Ain't Misbehavin' - Much!

They called it Gaucher Disease. It's extremely rare, they said. It involves the spleen, the liver, the bones and the blood. Start to give away your assets, they said. You're not going to live very long. Go on infusion therapy: two hours a day twice a month with a needle stuck in your arm. $400,000. a year. If this will use up your medical insurance, no sweat. Change jobs. If your veins collapse after all this poking, no problem. We'll implant a permanent stent into your chest. Don't worry. Big Pharma has the answers. Big Mama knows the rules.

In earlier days, in Eastern Europe, old men with beards made the rules. My parents, who were first cousins, were encouraged to marry. Today's sages, equally dedicated, would have told them not to have children. Ishmaela, or not-ever-having been: is that a choice? Maybe the gene seed was flawed, but the seed of rebellion was germinating.

Maybe it helps to be born stubborn. To remember your Mother's shock when you burst out of the birth canal with exuberance, eager to take on the world. Your Mother hoped for obedience. You wanted to swing on a rainbow. You were a mystery to her. What she understood were the chicken feathers that she had to pluck every Friday night. That was her obedience. Maybe if she had fought the feathers she wouldn't have died of a stroke at 47.

Plucking chickens nauseated me. And I hated the the juice of rare beef that I was forced to drink to bring color into my cheeks. Is it any wonder that I haven't eaten beef or chicken in thirty years? Why was everyone trying to change me into something other-than? Our apartment had a dumbwaiter to empty the trash. Even nature seemed to view me as a reject - my body was too dumb to detoxicate.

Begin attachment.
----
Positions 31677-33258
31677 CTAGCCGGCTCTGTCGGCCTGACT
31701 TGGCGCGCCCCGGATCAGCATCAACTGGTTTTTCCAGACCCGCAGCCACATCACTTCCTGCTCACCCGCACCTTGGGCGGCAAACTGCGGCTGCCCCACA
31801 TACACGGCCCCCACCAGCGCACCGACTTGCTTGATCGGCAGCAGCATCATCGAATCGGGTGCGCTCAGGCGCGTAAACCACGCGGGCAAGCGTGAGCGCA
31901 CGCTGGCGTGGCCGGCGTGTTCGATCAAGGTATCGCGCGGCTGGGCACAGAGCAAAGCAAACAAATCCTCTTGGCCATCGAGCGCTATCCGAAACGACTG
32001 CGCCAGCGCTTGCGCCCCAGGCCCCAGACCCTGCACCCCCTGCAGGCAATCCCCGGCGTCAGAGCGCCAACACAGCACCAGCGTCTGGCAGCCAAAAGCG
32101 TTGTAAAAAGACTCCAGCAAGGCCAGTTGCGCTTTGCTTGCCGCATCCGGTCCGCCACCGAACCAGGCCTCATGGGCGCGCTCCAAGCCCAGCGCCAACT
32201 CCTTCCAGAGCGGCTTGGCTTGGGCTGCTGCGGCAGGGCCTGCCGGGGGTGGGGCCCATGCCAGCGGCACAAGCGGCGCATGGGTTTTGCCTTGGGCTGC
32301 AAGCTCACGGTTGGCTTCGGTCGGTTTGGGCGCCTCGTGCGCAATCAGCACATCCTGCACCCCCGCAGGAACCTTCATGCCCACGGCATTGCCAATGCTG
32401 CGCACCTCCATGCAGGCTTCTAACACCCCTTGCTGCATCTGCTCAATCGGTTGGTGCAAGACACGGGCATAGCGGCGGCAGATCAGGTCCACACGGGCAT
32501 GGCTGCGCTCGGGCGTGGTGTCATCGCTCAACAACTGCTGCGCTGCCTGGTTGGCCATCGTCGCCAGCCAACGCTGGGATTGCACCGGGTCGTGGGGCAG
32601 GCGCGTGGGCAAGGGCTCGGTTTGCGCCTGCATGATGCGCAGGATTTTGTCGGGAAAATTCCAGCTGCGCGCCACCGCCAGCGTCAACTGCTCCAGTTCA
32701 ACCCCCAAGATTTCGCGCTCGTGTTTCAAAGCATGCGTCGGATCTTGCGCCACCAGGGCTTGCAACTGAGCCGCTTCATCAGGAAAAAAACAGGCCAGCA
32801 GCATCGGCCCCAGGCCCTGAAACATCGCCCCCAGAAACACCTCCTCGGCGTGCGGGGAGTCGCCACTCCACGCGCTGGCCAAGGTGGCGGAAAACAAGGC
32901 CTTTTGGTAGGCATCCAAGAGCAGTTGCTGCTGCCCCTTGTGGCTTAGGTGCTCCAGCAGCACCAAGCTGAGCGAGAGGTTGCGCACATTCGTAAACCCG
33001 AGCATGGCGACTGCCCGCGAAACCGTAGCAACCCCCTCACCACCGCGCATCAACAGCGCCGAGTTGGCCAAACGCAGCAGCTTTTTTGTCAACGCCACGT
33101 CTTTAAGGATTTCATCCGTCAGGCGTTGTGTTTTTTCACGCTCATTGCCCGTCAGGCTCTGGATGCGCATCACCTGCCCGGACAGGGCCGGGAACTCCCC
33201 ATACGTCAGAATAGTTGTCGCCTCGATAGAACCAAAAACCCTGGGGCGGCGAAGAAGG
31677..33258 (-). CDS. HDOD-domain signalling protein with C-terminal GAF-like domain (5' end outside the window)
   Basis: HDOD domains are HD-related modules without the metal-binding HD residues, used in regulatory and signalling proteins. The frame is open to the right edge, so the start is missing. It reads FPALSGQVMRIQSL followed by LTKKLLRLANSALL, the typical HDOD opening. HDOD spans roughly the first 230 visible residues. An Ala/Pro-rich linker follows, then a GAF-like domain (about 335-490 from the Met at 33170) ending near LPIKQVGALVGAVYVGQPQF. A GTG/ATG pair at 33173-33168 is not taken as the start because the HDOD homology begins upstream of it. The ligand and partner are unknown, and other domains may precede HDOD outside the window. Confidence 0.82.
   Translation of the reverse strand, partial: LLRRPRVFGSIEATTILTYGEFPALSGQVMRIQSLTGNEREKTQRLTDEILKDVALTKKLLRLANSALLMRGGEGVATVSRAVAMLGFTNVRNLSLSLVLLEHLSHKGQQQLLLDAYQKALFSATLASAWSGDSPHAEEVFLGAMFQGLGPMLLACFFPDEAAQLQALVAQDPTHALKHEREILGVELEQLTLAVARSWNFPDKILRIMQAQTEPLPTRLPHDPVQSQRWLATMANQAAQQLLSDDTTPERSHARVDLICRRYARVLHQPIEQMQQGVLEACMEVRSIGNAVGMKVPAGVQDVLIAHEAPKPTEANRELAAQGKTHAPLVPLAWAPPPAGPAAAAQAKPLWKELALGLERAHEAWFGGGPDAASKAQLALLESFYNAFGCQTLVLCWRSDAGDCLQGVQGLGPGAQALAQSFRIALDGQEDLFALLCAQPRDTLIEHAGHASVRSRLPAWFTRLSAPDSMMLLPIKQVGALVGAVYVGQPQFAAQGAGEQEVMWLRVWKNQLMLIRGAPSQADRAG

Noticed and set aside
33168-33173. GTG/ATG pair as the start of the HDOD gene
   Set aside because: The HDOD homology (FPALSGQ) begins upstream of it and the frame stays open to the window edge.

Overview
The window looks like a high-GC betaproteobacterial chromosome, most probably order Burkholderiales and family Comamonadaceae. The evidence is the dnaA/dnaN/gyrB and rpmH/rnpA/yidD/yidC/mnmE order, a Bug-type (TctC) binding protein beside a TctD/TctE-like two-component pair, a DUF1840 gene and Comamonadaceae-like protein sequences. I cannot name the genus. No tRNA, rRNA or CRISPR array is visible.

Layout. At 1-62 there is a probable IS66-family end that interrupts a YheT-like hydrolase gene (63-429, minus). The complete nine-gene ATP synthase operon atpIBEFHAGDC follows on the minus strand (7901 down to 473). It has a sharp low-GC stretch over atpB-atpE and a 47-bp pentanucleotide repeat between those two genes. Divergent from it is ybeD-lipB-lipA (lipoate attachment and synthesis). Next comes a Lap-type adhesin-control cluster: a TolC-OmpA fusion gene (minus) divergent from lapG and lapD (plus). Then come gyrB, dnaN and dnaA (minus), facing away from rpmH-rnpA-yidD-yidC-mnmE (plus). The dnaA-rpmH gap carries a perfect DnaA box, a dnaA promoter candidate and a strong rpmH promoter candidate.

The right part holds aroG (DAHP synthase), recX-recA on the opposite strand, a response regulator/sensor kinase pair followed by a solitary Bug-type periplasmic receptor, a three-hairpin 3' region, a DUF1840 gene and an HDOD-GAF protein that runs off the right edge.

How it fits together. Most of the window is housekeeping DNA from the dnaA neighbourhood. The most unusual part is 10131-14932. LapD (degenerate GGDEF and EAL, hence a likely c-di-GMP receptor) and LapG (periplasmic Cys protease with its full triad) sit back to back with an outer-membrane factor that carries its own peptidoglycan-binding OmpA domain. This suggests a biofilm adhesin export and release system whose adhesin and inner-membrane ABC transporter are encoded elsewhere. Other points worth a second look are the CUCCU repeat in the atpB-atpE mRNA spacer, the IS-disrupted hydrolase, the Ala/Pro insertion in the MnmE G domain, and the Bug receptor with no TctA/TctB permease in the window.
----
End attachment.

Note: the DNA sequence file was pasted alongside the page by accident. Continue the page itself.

I am not diseased, I told them. I was in such a rush to be born that I simply left behind an enzyme. I am not a patient, an invalid, a broken machine needing repairs, a living trash can that can't be emptied, the little engine that couldn't. Instead of giving away my assets I'll enlarge my house. Instead of sitting tied to an IV-type tube, I'm going to Istanbul. And I'm learning to speak Greek, so I can converse with those gorgeous men on my next trip. I won't take medicine. I'll take note - of what makes me feel good and what brings me joy. I'll measure my days in hugs, not hours or medicine vials, and I'll choose friends who offer love, not pharmaceuticals. I'll choose doctors who listen to me, not to textbooks. (One of those I fired recently said, "The first thing we'll do is replace your hip. No, I answered. The first thing you'll do is discuss it with me, because I'm in charge of my body.")

Then there was the art teacher in the third grade who told me, "You'll never be an artist. You can't draw a tree." She never got beyond teaching third grade.

Big Mama Pharma recently said to me, "You're a mystery to us". Sometimes I'm a mystery to myself as well. That's okay. Life itself is a mystery. And death. And the smell of a pterodactyl. And the height of a hug. But wouldn't you rather be a mystery than a human pin cushion? Do I still have a bit of genetic misbehavin' going on? Of course. I simply left the naysayers and the negativisionists behind. For while they're clucking and tsking I'm swinging from a rainbow and heading off to see the Panama Canal. Why don't you join me?

c. Corinne Whitaker 2007